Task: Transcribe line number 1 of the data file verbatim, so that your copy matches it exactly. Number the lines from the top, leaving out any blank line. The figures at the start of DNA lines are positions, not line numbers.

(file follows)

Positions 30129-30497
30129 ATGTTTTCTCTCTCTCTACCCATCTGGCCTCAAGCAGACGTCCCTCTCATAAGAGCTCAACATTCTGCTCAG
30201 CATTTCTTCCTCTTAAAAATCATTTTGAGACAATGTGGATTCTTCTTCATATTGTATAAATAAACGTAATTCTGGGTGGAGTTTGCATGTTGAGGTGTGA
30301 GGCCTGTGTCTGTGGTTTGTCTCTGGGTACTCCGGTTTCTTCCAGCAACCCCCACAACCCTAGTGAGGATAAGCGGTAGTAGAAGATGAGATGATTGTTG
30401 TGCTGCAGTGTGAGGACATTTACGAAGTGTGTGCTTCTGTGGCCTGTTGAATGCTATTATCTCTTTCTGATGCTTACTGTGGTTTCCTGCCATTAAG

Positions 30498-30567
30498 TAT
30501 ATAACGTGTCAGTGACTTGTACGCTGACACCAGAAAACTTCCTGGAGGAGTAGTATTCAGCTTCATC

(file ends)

Positions 30129-30497